Let's remember that the hypothesis that Thomas was refusing water is so far only your invention. Let's also remember that the guards had a duty of care to give medical assistance to someone who might or might not be refusing food and water unless and until it was established that he was exercising a choice he was mentally competent to exercise, a duty of care they clearly did not discharge even if, hypothetically, he had been refusing water. And finally, let's not forget that "I was only following orders" is not a defense, so the guards should not have been following prison policy if that policy was patently illegal - for example, if it included withholding water till an inmate died of thirst, which nobody could reasonably claim not to know was illegal.

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Old 27th September 2016, 09:09 AM   #100
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Originally Posted by Ladewig View Post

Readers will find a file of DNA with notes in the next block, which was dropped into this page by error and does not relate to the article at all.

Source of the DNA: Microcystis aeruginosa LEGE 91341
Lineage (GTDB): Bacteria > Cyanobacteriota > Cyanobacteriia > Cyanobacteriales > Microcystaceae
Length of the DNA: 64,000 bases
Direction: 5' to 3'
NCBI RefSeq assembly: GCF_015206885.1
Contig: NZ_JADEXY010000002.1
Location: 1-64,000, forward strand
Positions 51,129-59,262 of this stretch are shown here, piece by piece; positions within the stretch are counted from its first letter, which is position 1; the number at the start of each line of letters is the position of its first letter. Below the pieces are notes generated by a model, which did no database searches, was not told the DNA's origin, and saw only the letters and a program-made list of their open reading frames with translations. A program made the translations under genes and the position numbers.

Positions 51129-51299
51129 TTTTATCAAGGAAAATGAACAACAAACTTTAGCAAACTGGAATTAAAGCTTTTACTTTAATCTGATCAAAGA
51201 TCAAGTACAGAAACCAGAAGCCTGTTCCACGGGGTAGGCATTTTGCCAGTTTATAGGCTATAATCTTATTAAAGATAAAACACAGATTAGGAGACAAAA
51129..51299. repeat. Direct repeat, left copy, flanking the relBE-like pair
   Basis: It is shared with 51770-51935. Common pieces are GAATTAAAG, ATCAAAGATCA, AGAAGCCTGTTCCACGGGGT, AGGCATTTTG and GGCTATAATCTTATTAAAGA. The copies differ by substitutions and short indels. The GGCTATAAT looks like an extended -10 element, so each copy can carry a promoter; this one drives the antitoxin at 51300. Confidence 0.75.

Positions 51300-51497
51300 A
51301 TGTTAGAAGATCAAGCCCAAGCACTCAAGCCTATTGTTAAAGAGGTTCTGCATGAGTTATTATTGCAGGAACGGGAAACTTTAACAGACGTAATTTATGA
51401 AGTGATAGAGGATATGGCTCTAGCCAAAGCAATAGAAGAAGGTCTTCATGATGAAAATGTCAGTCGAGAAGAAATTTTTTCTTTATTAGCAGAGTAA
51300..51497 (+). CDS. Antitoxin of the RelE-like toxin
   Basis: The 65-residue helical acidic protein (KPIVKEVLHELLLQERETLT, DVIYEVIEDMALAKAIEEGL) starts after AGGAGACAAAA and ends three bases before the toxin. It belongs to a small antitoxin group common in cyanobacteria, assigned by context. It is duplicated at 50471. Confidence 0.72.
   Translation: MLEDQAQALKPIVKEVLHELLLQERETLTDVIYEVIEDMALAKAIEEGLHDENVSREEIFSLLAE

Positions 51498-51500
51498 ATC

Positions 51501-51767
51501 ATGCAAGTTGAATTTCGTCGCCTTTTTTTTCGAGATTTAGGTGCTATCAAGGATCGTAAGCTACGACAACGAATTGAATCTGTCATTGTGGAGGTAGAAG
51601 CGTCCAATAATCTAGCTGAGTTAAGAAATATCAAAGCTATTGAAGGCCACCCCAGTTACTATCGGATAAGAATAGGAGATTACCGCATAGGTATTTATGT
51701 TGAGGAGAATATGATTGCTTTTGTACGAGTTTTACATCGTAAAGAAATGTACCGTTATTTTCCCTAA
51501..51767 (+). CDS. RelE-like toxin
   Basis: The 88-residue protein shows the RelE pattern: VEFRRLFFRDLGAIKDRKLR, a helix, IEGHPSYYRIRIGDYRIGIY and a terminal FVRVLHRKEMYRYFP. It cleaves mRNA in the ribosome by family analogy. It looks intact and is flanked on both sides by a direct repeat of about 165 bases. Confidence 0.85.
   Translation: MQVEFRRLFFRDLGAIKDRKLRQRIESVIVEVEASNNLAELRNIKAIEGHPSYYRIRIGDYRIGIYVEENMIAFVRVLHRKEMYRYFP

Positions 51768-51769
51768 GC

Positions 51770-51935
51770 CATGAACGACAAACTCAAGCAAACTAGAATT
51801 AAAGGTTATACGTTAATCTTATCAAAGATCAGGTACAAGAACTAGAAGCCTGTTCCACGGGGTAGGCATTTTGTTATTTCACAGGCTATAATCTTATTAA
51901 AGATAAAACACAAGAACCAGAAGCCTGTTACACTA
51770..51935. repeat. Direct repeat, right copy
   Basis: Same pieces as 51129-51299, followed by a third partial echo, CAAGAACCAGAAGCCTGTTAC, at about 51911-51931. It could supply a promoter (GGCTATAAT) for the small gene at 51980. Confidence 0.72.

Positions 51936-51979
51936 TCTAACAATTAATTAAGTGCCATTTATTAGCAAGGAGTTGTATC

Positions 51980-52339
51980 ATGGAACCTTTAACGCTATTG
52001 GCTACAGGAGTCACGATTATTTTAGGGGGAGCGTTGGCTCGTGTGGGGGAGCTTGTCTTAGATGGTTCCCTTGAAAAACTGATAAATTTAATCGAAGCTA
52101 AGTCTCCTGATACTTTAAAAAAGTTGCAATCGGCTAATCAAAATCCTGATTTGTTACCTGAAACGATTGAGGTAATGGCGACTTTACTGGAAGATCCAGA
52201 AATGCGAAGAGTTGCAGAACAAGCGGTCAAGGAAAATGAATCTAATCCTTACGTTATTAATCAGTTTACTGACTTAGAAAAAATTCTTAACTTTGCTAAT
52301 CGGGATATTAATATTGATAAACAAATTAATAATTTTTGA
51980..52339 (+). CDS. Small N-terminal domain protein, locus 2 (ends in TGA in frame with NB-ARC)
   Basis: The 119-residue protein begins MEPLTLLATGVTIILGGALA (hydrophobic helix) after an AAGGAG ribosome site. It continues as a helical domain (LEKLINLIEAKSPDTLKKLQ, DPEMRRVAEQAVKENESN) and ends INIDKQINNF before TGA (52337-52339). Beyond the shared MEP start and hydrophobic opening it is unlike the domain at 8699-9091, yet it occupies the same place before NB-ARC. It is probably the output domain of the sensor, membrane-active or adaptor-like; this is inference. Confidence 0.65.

I suppose one's mental illness might be severe enough that one might believe that any water being provided has been poisoned, thus causing one to dispose of the water without drinking it.

In one of the articles, the family is quoted as saying that he would not eat unless it was his usual meals brought by his family, such was the severity of his mental illness.
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Old 27th September 2016, 09:24 AM   #101
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Well that excuses everything.

And by everything, I mean nothing at all.

The jail, and all employees had a duty of care, they failed, big time.

And if they guy in the next cell could tell that, it just makes the neglect, for want of a better word, by the guards that much worse.
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Old 27th September 2016, 09:30 AM   #102
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Originally Posted by Dave Rogers View Post
Let's remember that the hypothesis that Thomas was refusing water is so far only your invention. Let's also remember that the guards had a duty of care to give medical assistance to someone who might or might not be refusing food and water unless and until it was established that he was exercising a choice he was mentally competent to exercise, a duty of care they clearly did not discharge even if, hypothetically, he had been refusing water. And finally, let's not forget that "I was only following orders" is not a defense, so the guards should not have been following prison policy if that policy was patently illegal - for example, if it included withholding water till an inmate died of thirst, which nobody could reasonably claim not to know was illegal.